Olympic Preparation Begins with Salute to the Troops

On Saturday morning, half of the U.S. Women’s Senior National Team and coaching staff came together to hold a ‘Hoops for Troops’ Girls Basketball Clinic at the D.C. Armory in front of the crowd of over 3,000 members of the military and their families.

The clinic featured four stations of instruction – a layup clinic run by Maya Moore and U.S. head coach Geno Auriemma, a ballhandling station with Seimone Augustus, a perimeter moves station run by Lindsay Whalen and Candace Parker and a passing clinic run by Angel McCoughtry.

“Do you know what that is?” a mic’d up Auriemma called out to McCoughtry, the WNBA’s scoring leader. “Do you know what a pass is?” he said with a laugh. “Angel wouldn’t even pass you the ketchup at lunch time. She’d say, I don’t get paid to pass, I get paid to shoot.”

The jokes drew laughter from the crowd and set the tone for a day of fun with the military kids. Well, except maybe for Parker, who was putting in some serious instruction on her station, showing the kids proper technique on a catch-pivot-drive move from the elbow of the key.

With kids ranging in age and skill level, the Olympic coaches offered a perfect mix of instruction and encouragement.

“We’re going to start with layups, because you can’t shoot threes until you can make a layup,” said Moore, who along with Parker and Auriemma, also wore a mic. “I don’t care how ugly it looks, we’re going to use the left hand.”

After the kids shuffled through the four stations, the day concluded with a shooting contest and a final huddle up and 1-2-3 … USA! chant to end the festivities. The players stuck around for the men’s practice session, taking time to sign autographs, pose for photos and speak with the media in attendance.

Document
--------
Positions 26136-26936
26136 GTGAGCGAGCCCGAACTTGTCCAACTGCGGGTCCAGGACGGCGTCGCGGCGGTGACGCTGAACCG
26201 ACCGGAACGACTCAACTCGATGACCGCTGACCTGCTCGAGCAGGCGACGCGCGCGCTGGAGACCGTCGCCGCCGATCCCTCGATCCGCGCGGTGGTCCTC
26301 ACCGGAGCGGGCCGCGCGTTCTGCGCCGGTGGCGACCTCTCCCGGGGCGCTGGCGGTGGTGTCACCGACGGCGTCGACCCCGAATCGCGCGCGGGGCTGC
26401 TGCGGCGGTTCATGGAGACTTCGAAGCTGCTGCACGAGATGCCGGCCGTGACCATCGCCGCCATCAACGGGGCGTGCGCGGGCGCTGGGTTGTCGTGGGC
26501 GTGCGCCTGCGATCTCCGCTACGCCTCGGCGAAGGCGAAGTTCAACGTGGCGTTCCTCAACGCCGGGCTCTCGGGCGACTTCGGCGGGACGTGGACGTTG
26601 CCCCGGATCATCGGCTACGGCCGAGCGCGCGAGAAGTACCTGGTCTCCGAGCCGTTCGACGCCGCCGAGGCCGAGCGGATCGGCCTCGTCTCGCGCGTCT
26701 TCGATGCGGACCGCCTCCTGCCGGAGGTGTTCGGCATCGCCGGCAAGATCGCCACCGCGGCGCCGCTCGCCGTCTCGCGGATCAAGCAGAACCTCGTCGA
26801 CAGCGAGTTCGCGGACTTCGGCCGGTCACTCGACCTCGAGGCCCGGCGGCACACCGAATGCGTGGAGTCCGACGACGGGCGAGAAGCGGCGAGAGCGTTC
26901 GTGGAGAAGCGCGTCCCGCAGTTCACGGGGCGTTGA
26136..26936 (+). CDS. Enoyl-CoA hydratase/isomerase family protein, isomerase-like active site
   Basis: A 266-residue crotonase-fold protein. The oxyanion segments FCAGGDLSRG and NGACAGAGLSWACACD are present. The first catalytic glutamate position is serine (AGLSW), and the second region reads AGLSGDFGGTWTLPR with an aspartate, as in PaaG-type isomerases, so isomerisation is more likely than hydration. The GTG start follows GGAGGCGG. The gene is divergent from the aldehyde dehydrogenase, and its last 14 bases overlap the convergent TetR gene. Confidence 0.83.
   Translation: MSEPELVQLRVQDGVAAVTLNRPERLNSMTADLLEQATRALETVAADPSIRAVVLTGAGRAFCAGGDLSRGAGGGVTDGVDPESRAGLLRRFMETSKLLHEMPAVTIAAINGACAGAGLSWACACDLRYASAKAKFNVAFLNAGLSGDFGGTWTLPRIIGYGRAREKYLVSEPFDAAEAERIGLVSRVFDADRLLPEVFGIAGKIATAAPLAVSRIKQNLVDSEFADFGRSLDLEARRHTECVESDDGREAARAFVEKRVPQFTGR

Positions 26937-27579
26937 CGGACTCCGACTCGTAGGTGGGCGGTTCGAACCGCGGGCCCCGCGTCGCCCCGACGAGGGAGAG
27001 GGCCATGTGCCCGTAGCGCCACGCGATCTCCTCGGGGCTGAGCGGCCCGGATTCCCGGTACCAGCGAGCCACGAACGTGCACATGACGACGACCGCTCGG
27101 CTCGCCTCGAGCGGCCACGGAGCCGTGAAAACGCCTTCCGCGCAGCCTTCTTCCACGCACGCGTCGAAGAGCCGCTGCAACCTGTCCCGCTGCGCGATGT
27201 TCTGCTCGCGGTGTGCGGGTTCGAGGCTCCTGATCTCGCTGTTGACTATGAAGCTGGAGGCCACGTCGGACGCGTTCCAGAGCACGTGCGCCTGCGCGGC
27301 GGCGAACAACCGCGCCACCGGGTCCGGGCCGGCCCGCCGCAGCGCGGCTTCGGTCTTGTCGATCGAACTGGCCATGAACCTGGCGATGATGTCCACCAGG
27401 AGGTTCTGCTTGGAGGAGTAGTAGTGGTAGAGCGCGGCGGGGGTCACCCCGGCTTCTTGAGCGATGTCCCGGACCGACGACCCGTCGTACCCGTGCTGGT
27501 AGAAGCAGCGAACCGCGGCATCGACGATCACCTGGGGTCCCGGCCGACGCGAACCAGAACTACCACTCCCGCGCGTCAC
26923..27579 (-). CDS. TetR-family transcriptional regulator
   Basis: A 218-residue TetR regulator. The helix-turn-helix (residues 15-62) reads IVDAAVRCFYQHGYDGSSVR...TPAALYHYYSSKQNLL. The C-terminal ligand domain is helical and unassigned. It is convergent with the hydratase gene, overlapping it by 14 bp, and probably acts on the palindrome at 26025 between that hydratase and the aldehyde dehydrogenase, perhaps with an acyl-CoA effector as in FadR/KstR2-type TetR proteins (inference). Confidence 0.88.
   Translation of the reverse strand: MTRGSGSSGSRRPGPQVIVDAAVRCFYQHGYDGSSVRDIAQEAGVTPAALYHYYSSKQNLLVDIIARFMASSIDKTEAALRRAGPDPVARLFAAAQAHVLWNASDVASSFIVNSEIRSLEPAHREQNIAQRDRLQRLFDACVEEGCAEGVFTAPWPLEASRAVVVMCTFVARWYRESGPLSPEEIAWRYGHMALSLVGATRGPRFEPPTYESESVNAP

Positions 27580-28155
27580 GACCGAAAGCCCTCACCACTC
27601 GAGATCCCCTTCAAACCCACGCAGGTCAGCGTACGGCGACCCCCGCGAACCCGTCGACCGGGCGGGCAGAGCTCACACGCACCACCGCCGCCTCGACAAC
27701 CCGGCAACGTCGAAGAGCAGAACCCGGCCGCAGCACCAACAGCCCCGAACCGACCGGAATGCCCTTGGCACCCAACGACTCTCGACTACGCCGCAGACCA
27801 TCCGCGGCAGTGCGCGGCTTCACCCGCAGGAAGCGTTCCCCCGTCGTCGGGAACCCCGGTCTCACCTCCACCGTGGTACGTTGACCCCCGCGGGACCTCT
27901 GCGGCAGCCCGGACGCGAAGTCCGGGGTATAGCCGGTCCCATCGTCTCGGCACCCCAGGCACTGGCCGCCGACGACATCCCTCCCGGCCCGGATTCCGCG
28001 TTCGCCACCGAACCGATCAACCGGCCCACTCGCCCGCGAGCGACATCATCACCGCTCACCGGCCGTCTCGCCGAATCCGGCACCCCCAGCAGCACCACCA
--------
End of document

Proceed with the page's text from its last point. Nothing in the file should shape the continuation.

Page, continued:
“It’s the least we can do,” said Parker after the event. “For everything the military does for us, it’s easy for us to come out here and do this clinic for the kids.”

In addition to joining the Washington Wizards emcee, mascot and dancers in throwing autographed shirts and shoes into the crowd during timeouts of the men’s scrimmage, the women also participated in a special event to close the day.

A line of soldiers in full fatigues lined up on one side of half court with the men’s and women’s players on the other. The soldiers presented the players with a flag patch off of their uniform along with a coin to take with them to London.

The festival ended with men’s coach Mike Krzyzewski once again thanking the troops for their service and a promise that the men’s and women’s teams would do their best to honor them in London and bring back the gold.

It was pretty special,” said Swin Cash, who arrived in the final minutes of the clinic after playing for the Sky last night and having a delayed flight. “That’s rare that you get that. That someone takes something off that means so much to them and present it to you to take with you as a sign of hope and tradition. We respect it a lot.”

“That was awesome. I didn’t know that was going to happen so that was kind of a surprise,” said Moore. “It means a lot coming from the men and women that are serving. It helps up put things in perspective and gives us a little extra motivation. I’m definitely going to remember this.”